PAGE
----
baker’s orange grove bitters

Provenance: Ferdinand Meyer V Collection

The Baker’s Orange Grove Bitters is a favorite with bitters collectors simply because of the name, where it is from, the strength of the bottle design, mold variations, and glass color variety. You will find a stunning color range with these bottles.

The Boston Business Directory indicates that John and James Baker were merchants in 1810. By 1840, their firm included Joseph Baker.

In 1865, the Boston City Directory lists a Cyrus Baker, Peter Baker Jr., Erastus Baker, and Joseph F. Baker as grocers located at 107 Commercial Street in Boston, Massachusetts. By 1870, Peter Jr. is no longer listed as a grocer. Cyrus, Erastus, and Joseph are still listed as grocers at the same address. They probably made their bitters during this period.

In 1885, the Bakers are listed as ship chandlers with Joseph F. Baker (C. & J. F. Baker) along with Mrs. Josiah Baker as a clerk. They are again located at 107 Commercial Street.

There are also labeled examples of Baker’s Orange Grove Bitters.

Label, Front: This is a pleasant tonic, the ingredients are recommended by physicians in their everyday practice. Its combination stands ahead of the world as a bitters.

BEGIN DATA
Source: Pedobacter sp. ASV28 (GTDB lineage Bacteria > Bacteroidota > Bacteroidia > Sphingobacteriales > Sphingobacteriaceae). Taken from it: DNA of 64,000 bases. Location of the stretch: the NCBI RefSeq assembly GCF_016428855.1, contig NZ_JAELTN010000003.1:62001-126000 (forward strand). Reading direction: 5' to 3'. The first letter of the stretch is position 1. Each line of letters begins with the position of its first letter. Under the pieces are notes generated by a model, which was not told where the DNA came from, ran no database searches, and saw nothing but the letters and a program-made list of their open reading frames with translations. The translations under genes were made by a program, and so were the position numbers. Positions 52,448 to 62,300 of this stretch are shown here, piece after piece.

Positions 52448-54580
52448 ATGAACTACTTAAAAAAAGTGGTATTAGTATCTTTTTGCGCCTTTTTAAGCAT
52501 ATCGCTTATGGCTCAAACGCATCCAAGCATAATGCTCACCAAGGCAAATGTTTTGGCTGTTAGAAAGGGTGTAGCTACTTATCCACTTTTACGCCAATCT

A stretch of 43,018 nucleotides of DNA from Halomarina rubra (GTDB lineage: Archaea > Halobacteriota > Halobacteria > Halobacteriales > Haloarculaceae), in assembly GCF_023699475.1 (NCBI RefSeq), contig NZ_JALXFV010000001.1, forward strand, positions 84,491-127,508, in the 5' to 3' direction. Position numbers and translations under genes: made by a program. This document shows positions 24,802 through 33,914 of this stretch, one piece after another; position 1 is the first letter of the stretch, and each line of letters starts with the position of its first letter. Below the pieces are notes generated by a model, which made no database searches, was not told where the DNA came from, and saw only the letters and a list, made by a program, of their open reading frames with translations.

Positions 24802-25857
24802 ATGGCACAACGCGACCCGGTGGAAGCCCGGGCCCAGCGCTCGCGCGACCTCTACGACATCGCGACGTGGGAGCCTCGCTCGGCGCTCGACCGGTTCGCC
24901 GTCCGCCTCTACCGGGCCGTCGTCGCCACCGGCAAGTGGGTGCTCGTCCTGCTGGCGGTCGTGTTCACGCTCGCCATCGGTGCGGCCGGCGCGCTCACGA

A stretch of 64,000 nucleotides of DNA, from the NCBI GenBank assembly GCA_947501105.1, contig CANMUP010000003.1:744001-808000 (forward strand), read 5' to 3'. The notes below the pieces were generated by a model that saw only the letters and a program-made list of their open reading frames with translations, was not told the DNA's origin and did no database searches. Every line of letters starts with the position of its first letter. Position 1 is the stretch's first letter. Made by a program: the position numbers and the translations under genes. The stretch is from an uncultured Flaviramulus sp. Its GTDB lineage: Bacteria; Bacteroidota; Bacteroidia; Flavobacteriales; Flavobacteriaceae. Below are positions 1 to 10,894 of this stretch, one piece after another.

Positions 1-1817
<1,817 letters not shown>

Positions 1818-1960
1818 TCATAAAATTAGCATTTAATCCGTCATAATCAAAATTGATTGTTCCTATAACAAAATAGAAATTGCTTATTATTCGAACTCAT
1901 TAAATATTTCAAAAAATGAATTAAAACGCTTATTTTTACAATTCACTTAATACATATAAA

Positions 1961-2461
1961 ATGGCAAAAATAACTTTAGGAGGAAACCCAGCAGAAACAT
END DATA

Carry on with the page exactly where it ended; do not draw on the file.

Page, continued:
Label, Reverse: Statement that this brand has been analogized and is “free from deleterious substances” by S. Dane Hays, State Assayer, Mass. dated February 15, 1869.

The Carlyn Ring and W.C. Ham listing in Bitters Bottles is as follows:

B 49 BAKER’S / ORANGE GROVE // f // BITTERS // f //
C. & J. F. Baker & Co. 107 Commercial St. Boston, Mass.
9 ½ x 3 x (7)
Square, Amber, common; Yellow, Citron, Puce, Black glass, Green, LTC, Applied mouth, Roped corners
Many molds were made for this popular brand, including plated ones.

Read More: Roped Squares – Baker’s Orange Grove Bitters

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